Neighbor Ape

Our organization strives to conserve the habitat of wild chimpanzees in southeastern Senegal, to protect the chimpanzees themselves, and to provide for the wellbeing of the Senegalese people who have traditionally lived in the area alongside these chimpanzees. Our goal is to promote sustainable conservation practices that take into account the needs of local humans, in part by providing assistance to the people of the various local villages in the region.
Nov 19, 2015

A New School Year Has Started in Senegal!

Presenting school supplies in Djendji village 2015
Presenting school supplies in Djendji village 2015

We have a few items of news to share here at Neighbor Ape! Pharmacy school student Anna successfully completed her program and is completing her residency at the Acacia Pharmacy in Dakar. She is pictured here proudly holding her diploma!

We delivered our annual gift of school supplies to Djendji village, also shown here in a photo. The Fongoli chimpanzees have been spending a lot of time around Djendji village this month, enjoying the Cissus fruit and other foods that grow in fallow fields that are regenerating into savanna woodland. One of the reasons they are comfortable with spending so much time in close proximity to the village (sometimes within 20 meters of a field or dirt track) is that Djendji has been here for more than 100 years, and the Diahanke people that live in the village do not hunt or otherwise harm the chimpanzees.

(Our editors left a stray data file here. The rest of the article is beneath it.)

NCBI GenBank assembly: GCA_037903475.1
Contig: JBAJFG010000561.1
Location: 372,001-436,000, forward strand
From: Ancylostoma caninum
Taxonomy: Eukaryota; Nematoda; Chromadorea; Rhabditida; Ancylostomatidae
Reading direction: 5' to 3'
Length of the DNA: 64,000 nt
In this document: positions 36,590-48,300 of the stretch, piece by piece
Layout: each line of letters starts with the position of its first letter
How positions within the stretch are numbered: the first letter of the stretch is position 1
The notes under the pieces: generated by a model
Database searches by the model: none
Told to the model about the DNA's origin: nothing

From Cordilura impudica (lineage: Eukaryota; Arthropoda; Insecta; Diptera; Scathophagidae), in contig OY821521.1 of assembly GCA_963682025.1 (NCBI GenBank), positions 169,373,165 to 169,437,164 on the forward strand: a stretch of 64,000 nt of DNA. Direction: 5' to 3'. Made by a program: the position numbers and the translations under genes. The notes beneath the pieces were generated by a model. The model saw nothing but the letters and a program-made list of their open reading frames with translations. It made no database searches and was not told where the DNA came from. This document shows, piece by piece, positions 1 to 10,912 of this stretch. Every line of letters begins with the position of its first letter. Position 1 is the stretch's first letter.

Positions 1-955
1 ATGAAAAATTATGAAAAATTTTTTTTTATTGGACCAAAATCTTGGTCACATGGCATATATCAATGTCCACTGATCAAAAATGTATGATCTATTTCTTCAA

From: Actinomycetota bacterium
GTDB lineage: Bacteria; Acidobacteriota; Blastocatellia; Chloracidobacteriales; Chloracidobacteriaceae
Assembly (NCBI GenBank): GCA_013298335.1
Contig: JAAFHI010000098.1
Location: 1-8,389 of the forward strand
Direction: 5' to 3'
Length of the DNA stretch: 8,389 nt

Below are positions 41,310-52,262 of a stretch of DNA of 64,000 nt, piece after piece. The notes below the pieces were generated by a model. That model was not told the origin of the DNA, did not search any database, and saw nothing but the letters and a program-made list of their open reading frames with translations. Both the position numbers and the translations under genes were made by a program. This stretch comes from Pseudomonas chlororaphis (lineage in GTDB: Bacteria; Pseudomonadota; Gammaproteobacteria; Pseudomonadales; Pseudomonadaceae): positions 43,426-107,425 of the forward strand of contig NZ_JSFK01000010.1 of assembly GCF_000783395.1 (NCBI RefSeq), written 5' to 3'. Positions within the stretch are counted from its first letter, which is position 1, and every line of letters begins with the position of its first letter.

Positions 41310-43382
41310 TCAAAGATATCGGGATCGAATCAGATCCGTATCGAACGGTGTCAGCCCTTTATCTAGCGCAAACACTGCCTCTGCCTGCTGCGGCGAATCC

Finally, we are sponsoring several students at various levels in schools in Kedougou and Dakar. We are sponsoring two elementary school children (a boy and a girl) in Dakar and two pre-high school students (2 young men) in Kedougou.

Our educational programs are one of the main areas of focus at Neighbor Ape, and we could not provide such valuable opportunities for young people without your continued support. Thank you so much!

Anna (& daughter) with her pharmacy school diploma
Anna (& daughter) with her pharmacy school diploma
Sep 3, 2015

Update on Orphan chimp Toto

Researcher Michel Sadiakho & Toto in 2012
Researcher Michel Sadiakho & Toto in 2012

Orphan Fongoli chimpanzee Toto is doing well thanks to generous donors such as yourself! He is healthy, active and still very LARGE for his age - he just celebrated his third birthday.

Toto goes out to "the bush" every day and spends most of his time there, unless it is raining steadily. He is now an expert climber and will literally play all day if someone is willing to play with him. He is very comfortable climbing trees and even alerted his caretaker to the presence of a snake one day (everyone escaped unharmed, including the snake).

We are in the process of securing a new home for Toto, but this takes time, as chimpanzees require intensive caretaking of one form or another whether they are semi-captive or semi-free-ranging in almost all cases. We have decided not to try and reintroduce Toto to his natal group given his size (he would be treated as a strange male juvenile rather than a dependant infant) and the fact that artisinal gold mining activity in the Kedougou region would put him and his group at risk from humans if he was accepted back into the Fongoli chimpanzee community.